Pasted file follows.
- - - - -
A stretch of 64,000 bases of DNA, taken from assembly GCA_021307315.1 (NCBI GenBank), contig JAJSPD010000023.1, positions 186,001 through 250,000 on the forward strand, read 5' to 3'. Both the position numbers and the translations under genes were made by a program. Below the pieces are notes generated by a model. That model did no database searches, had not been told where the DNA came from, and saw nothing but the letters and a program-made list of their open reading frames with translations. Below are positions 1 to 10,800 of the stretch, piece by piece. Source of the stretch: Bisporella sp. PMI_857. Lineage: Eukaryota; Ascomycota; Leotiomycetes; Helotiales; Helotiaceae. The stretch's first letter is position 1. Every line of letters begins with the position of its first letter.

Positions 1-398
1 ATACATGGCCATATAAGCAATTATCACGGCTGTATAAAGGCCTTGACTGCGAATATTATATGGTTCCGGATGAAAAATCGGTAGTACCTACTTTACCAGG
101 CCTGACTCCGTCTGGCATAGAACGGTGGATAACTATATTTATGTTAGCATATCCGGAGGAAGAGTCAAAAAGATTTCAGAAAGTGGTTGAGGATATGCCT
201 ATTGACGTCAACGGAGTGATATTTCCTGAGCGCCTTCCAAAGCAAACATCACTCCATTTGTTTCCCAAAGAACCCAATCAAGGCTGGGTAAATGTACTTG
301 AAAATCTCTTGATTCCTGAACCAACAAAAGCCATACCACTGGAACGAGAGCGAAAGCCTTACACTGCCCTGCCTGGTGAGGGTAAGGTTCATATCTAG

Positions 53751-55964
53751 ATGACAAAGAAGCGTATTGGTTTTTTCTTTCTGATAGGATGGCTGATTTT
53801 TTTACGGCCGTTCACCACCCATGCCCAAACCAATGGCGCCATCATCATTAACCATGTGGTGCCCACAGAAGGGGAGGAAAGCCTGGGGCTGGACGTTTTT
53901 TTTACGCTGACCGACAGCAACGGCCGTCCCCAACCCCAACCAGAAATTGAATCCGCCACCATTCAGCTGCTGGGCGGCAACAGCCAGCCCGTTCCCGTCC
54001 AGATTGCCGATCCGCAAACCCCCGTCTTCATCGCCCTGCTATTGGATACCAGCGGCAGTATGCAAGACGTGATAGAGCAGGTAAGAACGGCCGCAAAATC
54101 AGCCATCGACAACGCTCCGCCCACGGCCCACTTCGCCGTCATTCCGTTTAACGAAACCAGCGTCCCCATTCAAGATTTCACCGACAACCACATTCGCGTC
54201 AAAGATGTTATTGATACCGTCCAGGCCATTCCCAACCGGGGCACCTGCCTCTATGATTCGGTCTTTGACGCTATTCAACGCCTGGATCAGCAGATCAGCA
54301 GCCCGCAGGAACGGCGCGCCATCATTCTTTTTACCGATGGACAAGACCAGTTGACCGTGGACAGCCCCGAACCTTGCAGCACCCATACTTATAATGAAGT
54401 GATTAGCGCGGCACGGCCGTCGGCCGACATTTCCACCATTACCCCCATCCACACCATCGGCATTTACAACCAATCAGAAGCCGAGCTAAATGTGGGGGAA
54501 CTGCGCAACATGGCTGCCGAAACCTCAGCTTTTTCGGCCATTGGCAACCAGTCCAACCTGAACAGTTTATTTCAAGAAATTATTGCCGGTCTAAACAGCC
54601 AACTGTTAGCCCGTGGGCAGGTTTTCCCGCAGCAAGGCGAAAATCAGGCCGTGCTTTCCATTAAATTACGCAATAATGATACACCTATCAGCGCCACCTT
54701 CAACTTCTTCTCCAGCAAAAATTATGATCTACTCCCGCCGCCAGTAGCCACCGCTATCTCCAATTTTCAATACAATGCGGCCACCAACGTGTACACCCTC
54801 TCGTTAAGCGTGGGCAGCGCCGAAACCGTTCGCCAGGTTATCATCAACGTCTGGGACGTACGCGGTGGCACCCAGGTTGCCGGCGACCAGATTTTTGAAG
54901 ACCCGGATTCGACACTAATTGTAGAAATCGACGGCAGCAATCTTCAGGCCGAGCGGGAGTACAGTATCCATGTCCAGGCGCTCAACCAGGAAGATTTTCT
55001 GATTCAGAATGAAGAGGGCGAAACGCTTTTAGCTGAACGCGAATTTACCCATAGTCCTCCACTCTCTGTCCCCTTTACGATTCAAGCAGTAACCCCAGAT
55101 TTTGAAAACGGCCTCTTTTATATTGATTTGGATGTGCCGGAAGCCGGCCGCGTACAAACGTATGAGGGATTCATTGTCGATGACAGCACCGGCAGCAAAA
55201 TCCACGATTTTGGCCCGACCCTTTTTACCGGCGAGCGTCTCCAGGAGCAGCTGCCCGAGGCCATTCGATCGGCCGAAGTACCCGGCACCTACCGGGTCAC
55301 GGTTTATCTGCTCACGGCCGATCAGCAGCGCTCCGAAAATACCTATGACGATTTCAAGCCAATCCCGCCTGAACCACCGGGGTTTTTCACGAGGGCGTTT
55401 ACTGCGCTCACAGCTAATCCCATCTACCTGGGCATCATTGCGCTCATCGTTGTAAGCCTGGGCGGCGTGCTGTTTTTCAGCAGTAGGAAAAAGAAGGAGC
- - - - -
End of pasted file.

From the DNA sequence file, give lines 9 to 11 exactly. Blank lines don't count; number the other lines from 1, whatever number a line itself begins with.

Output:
53801 TTTACGGCCGTTCACCACCCATGCCCAAACCAATGGCGCCATCATCATTAACCATGTGGTGCCCACAGAAGGGGAGGAAAGCCTGGGGCTGGACGTTTTT
53901 TTTACGCTGACCGACAGCAACGGCCGTCCCCAACCCCAACCAGAAATTGAATCCGCCACCATTCAGCTGCTGGGCGGCAACAGCCAGCCCGTTCCCGTCC
54001 AGATTGCCGATCCGCAAACCCCCGTCTTCATCGCCCTGCTATTGGATACCAGCGGCAGTATGCAAGACGTGATAGAGCAGGTAAGAACGGCCGCAAAATC